• We usually rinse our cooking stuff with water, but you could bring Dr. Bronner’s soap if you’re going for more nights.
  • We bring a roll of toilet paper and paper towels. You need to pack up all your trash. Solid waste needs to be 100′ or more from a body of water, buried at least 6” deep.

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WHAT TO EAT

We don’t try to prepare food at home beforehand; it’s too much work when you’re already packing. We just stop at a grocery store on the way. We buy a bunch of ice for the cooler, plus groceries.

For breakfast, we’ll make pancakes, eggs, sausages and potatoes. At the grocery store, I’ll crack the eggs, put them in a ziplock bag, and pop them into our cooler. We’ll buy pancake mix — all mixes nowadays say “just add water,” even the fancy ones — and pour the mix into a zip-lock bag with water; later, we’ll just clip the end with scissors to make pancakes. You want breakfast to be quick; kids always wake up hungry!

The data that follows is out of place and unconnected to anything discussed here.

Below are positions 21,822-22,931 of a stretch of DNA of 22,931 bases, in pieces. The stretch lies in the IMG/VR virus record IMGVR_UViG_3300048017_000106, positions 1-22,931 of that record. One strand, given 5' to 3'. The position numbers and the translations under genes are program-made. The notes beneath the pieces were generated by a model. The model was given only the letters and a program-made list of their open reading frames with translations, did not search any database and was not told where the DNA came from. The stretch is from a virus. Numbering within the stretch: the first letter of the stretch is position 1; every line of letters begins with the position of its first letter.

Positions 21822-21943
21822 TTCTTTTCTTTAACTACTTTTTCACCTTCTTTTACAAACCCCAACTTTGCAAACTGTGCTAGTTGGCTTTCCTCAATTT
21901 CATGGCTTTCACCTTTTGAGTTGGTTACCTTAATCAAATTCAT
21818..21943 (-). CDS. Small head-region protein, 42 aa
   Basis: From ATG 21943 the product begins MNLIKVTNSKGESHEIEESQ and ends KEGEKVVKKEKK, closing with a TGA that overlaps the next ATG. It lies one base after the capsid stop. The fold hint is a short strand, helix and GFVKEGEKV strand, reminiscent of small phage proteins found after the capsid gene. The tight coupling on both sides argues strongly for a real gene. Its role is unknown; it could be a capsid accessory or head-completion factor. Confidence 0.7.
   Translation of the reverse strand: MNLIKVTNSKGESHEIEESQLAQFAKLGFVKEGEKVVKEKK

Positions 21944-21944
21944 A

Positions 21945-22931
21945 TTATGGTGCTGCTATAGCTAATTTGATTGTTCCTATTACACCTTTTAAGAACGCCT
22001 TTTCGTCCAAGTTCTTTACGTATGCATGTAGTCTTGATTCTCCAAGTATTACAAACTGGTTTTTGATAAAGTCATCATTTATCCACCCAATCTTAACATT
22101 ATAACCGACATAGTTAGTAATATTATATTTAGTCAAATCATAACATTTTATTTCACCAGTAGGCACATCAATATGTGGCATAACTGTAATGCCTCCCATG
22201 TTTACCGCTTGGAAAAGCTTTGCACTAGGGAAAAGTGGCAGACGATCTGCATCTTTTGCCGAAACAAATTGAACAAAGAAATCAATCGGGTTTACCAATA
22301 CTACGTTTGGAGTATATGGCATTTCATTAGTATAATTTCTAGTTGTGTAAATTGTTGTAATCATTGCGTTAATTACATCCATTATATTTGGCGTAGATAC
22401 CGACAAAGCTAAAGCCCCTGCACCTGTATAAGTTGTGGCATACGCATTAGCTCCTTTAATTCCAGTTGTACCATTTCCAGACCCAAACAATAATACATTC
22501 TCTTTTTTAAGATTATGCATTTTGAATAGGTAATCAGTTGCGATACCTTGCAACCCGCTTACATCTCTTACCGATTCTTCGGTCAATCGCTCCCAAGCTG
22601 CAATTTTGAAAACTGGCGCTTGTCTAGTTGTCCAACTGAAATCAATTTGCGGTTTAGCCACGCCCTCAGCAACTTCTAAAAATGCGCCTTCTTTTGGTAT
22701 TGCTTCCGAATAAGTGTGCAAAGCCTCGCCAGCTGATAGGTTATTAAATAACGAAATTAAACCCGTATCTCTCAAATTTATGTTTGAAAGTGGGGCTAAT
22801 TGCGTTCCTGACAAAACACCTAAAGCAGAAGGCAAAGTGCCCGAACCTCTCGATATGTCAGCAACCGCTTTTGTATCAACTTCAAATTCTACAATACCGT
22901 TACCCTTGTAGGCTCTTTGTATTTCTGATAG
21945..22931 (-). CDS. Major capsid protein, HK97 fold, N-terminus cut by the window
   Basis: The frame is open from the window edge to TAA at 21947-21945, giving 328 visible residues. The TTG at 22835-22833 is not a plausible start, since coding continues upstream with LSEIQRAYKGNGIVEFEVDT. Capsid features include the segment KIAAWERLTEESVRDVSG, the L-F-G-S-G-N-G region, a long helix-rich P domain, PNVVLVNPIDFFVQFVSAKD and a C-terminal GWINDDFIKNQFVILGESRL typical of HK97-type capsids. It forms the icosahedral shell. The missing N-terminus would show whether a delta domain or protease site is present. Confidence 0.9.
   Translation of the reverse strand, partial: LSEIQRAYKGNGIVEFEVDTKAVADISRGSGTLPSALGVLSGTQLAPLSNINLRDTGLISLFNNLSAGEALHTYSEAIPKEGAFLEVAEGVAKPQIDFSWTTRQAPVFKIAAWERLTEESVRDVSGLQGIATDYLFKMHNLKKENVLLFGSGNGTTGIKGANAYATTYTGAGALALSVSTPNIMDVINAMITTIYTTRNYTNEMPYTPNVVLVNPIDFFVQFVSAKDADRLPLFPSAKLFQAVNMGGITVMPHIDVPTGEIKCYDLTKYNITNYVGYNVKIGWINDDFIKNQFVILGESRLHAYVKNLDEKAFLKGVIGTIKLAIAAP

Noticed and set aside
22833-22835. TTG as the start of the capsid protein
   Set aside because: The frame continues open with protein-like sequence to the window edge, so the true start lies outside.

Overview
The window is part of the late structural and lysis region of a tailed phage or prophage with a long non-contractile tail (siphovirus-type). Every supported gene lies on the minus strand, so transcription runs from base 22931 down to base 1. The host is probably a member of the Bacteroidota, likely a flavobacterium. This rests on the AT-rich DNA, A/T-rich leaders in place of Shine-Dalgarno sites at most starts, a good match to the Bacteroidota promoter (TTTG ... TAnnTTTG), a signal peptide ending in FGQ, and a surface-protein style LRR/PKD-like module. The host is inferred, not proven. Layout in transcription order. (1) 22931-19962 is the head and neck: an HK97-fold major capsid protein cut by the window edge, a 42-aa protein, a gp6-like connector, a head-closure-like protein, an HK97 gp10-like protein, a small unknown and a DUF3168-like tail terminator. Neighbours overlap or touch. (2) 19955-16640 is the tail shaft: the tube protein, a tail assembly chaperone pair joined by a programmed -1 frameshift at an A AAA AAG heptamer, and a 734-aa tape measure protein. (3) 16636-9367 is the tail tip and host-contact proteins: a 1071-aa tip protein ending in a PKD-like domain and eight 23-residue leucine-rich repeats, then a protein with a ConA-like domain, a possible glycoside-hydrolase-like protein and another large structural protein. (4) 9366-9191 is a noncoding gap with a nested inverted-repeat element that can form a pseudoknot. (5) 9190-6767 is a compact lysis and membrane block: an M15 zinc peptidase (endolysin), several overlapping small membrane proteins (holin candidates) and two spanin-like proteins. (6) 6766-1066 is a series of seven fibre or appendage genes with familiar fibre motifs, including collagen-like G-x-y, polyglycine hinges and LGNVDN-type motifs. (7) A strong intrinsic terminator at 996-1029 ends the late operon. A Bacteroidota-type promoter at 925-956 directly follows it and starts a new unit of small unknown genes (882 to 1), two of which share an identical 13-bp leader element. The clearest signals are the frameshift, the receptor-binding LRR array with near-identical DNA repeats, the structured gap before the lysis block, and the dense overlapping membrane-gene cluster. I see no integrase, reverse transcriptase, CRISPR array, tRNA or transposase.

For dinner, we grill hot dogs or kabobs. You can bring an old pot and make meatballs and mac and cheese. We also love Mountain House backpacking meals. You just add boiling water. They have cobblers, brownies, pudding pies, beef stew, Mexican rice with chicken… And since they’re dehydrated in small pieces, they’re all baby/kid friendly.

The smartest thing we’ve EVER done is get a Jetboil. It boils two cups of water in like thirty seconds. If you’re hungry and want your backpacking meal, or a cup of tea or hot chocolate, it’s a godsend.

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WHY IT’S SO WORTH IT